All of this is disconcerting to advertisers accustomed to more control and getting good results. It’s a little like trusting a self-driving car.

The promise of AI, however, is that when it works well, it can get you more, better leads at a lower cost. The key is managing it right.

Here are the five tips for success:

Nicolas Darveau-Garneau, Google Chief Search Evangelist, speaking at the SMX Conference.

No. 1: Take a Holistic Approach

We learned these rules directly from Google, via their Chief Search Evangelist, Nicolas Darveau-Garneau.

Darveau-Garneau said that even if Google Ads became 100% automated, the decisions made by people—like legal marketing strategists—will still have a significant impact on the returns delivered from paid search.

You start by measuring your marketing more holistically. Don’t focus only on the cost of a lead at the last click the user makes before calling your firm or filling out a chat form. Look at how your different advertising channels work together.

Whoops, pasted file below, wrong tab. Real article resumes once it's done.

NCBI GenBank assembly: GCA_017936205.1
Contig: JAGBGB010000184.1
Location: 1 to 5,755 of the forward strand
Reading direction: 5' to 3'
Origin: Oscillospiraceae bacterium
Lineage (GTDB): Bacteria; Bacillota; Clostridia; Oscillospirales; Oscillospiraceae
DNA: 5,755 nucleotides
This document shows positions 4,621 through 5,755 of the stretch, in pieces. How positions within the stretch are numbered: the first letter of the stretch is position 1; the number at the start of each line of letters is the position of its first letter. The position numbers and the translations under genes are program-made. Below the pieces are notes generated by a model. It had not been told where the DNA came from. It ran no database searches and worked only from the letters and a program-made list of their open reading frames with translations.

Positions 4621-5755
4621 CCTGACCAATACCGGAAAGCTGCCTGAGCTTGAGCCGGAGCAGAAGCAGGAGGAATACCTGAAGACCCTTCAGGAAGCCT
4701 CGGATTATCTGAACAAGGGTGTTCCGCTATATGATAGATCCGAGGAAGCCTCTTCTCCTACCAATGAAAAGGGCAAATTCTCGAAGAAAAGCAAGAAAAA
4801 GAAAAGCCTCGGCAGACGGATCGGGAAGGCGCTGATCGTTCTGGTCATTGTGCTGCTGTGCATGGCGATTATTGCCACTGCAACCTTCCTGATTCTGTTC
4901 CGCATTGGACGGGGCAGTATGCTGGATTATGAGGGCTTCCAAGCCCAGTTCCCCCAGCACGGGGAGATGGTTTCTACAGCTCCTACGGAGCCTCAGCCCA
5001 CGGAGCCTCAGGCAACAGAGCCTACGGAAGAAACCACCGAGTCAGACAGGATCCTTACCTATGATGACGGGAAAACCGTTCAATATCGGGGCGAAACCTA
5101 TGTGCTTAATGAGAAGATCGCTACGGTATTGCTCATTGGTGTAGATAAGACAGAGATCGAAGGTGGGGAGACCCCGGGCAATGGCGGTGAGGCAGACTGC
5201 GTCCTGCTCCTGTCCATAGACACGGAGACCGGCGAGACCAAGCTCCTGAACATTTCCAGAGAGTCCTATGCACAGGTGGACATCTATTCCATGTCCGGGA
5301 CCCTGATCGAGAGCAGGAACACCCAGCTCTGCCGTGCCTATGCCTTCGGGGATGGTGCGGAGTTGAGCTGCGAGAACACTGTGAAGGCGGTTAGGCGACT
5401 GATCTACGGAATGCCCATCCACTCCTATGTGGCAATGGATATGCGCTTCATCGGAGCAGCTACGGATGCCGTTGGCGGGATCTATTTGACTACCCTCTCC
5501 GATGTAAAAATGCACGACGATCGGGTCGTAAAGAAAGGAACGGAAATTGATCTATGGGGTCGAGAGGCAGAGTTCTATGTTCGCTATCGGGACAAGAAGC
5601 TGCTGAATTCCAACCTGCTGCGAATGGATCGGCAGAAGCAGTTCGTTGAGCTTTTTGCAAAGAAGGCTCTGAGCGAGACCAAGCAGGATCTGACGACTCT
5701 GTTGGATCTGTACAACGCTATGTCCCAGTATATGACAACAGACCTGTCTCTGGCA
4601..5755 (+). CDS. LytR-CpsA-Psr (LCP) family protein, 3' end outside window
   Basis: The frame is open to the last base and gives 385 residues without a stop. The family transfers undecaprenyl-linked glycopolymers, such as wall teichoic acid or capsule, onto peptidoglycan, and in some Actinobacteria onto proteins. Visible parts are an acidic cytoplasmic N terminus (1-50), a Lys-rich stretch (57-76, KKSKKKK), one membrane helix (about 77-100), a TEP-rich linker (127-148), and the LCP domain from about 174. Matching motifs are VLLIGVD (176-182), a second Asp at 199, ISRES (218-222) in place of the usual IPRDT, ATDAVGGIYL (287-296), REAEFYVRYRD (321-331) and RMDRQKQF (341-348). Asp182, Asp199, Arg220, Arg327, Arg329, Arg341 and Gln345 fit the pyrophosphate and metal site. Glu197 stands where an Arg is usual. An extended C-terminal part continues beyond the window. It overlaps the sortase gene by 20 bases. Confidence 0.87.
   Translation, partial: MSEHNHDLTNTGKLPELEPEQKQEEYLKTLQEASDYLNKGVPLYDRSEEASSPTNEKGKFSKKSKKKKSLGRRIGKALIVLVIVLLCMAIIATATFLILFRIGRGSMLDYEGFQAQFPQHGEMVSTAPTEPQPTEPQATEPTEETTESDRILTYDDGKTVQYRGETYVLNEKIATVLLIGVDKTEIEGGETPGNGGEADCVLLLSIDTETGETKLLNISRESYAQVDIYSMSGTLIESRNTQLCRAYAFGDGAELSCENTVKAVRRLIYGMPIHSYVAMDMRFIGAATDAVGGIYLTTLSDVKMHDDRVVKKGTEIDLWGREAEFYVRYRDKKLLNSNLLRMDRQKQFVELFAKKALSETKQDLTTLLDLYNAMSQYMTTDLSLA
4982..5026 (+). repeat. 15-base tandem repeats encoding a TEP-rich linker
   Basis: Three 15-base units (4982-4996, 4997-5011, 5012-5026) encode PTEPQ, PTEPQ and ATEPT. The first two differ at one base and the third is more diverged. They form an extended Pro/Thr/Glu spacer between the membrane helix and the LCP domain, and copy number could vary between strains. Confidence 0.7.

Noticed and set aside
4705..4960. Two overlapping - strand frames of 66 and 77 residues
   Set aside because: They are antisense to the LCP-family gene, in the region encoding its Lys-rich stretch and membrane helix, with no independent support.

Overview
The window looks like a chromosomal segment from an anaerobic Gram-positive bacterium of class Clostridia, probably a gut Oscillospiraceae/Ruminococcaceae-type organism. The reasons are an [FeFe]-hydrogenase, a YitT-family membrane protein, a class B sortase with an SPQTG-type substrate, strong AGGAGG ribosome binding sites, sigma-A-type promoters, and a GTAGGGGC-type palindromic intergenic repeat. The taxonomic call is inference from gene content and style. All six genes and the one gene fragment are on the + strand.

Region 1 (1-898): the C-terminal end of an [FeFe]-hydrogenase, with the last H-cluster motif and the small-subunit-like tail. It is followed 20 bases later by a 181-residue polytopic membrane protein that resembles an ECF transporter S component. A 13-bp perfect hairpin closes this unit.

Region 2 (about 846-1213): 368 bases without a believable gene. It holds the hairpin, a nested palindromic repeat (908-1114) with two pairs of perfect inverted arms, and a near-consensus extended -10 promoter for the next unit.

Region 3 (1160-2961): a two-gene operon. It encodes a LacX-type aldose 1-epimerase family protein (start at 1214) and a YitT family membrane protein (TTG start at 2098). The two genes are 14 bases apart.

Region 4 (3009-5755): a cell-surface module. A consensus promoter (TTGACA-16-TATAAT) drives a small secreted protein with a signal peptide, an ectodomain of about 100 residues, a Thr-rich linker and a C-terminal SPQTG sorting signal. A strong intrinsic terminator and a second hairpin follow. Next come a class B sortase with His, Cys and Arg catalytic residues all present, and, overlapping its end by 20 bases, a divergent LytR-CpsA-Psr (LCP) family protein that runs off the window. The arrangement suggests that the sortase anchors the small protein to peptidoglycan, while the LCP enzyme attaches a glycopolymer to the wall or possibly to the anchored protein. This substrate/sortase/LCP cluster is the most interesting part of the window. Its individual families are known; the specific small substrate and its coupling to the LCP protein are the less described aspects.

For example, ads on YouTube may not drive many direct leads to you. But they may provide value by increasing awareness of your firm among searchers on Google. To set the right strategy in an AI world, take it all in.

No. 2: Choose the Right Goal

You have to decide your ultimate goal: Is it more leads? New clients? More cases? Better cases?

With machine learning, you may be able to determine who likely has a good case—before they even contact you—and reach them with your online ads.

This requires adding some offline information to your online data. When you tell the machine as much as possible about how your law firm functions, it can make the best decisions.

No. 3: Choose the Right Measuring Tool

Next, you’ll need to decide which metrics to use to gauge success.

Is it return on investment from your paid search ads themselves? Is it overall revenue for your firm?

No. 4: Choose the Right Time Frame

You need to think long-term, possibly compiling data from your advertising campaigns for two to three years.